Home > Uncategorized > treading on the trauma of transition

treading on the trauma of transition

(My family suggested I go back and gather some of my old blogs from the ECF website.  I’ll do that every now and then when the urge hits me)

You’ve seen it haven’t you?  I’ve watched it countless times.  Having grown up in a small community that was fortunate to have a public swimming pool, lots of kids spend their summer days hanging out at the pool.  It seemed daily that there was another 5, 6 or 7 year old kid who climbed the 3 meter diving board to make that inaugural leap of faith into the sparkling bed of liquid blue diamonds.  It always played out the same…the slow climb to the top, a parent, a brother or sister on the side of the pool chattering away encouragement or rebuke, the shuffle towards the end of the handrail and ultimately that last couple of steps to the end of the diving board.  It was at the end of that sandpaper textured plank where a decision had to be made.   What didn’t look so high from the side of the pool, now appears to be a sure free-fall into nothing larger than a toilet bowl.  Fear sets in.  The mind squeals that death is probably certain.  Knees knock, a war with the will ensues and some actually back away, grab the rail and shimmy back down the ladder.  The pool I grew up at wouldn’t allow the back-track to the ground.  Jumping off was the only exit.  Tears would show up and many a lifeguard actually had to climb up the ladder and enforce the poor kid’s plight.   Plenty of fingernail has been gnawed up there, but ultimately the leap of faith, leap of terror, leap of freedom and conquest of the goal ensued.  It was rare for a kid not the march straight back to the line and “do it again”.  But the first time to pursue the unknown is sobering and can be quite life changing.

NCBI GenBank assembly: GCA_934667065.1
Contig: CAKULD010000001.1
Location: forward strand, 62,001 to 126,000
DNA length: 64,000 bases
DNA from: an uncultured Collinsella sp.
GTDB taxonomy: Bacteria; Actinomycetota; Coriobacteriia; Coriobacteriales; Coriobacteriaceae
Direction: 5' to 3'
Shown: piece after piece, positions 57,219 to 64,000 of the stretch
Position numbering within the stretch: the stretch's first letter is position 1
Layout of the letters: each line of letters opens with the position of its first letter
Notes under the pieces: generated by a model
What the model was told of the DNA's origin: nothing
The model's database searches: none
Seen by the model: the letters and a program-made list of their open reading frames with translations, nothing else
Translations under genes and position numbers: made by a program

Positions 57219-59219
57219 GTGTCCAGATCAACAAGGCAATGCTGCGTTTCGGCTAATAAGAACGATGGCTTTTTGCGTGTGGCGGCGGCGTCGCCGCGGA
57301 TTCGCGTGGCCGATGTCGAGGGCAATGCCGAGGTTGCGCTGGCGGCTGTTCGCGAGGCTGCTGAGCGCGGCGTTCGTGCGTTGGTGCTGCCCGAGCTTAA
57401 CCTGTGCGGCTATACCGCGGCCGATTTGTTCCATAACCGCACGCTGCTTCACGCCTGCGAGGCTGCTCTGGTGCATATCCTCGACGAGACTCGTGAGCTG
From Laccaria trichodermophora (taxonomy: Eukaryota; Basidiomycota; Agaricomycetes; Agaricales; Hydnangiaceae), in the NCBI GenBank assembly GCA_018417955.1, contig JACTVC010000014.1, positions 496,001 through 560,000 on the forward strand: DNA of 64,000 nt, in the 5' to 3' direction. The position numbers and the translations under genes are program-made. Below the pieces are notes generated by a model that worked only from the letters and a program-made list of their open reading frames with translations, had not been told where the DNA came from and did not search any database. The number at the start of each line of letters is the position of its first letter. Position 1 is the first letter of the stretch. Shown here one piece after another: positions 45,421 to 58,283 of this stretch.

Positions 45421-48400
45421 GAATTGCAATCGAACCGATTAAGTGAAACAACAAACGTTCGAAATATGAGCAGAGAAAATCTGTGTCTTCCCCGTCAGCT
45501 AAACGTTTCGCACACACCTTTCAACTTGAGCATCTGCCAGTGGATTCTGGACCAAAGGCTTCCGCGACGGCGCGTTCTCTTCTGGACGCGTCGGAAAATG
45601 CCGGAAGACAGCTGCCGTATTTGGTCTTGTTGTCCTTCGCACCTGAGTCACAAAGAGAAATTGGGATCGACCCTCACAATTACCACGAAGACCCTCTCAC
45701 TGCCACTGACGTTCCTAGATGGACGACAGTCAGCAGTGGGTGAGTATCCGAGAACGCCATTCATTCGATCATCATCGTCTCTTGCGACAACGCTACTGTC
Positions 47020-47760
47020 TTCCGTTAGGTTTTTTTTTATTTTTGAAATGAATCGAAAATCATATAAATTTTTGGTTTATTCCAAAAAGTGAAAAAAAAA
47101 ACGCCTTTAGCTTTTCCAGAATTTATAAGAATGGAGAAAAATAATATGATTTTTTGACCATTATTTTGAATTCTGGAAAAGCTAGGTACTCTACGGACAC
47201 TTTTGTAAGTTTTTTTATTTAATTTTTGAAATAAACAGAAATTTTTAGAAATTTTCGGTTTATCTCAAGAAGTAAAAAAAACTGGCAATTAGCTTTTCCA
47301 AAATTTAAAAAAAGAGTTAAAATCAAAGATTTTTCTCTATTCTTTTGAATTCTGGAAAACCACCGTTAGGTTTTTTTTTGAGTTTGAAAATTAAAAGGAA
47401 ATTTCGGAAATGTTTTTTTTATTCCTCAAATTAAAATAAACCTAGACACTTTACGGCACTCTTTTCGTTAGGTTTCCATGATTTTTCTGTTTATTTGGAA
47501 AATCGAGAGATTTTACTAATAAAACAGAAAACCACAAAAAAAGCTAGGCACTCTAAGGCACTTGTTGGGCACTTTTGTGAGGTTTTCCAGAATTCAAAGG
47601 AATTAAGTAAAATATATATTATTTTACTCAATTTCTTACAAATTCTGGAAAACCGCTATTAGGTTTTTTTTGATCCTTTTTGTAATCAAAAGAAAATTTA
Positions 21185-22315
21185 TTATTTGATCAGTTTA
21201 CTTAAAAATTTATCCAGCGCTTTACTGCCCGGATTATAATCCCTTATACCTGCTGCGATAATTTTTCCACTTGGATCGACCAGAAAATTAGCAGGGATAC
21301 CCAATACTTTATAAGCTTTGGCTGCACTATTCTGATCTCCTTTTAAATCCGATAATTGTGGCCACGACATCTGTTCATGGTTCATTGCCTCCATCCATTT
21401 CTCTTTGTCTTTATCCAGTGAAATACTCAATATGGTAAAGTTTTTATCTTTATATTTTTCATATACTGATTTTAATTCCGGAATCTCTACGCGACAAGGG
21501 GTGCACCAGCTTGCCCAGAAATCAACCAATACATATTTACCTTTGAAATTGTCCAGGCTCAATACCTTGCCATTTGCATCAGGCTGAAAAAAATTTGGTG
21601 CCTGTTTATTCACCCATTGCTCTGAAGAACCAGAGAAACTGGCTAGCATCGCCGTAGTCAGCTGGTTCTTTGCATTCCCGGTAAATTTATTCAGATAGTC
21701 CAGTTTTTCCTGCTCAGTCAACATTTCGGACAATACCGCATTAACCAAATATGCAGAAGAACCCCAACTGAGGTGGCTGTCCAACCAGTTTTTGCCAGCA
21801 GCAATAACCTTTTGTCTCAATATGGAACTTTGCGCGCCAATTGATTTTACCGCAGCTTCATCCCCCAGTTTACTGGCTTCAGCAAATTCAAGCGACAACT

We’ve been talking a lot about “transition” around ECF.  It does seem that the whole world is in movement with some kind of divine orchestration for change.  Hindes brought a great message when he was here.  Most sermons for the past few months are saturated with the ingredients of transition and change.  We are in “it” and we know it.  Wished that made it easier!

Jesus went thru something very similar with his disciples.  For three years he hung out with his boys.  They saw first-hand what only the rest of the world has read about.  They knew him, how he smelled, what he liked to eat, knew that he had a different way of looking at people.  You couldn’t guess in a million years how he was going to respond to anything.  He had changed their world and every one had an opinion about Jesus.  The buzz of living around Him was like a drug.  Like him, love him, hate him…you knew when He was around or engaged in a moment…anything could happen.   Life was good.  Life was crazy.  People everywhere were clamoring for something from him.  It was intoxicating and draining at the same time.  Quiet with Jesus was so precious.  His undivided attention to a question or issue had to be like liquid gold.  What a ride for a bunch of goobers He called to follow him!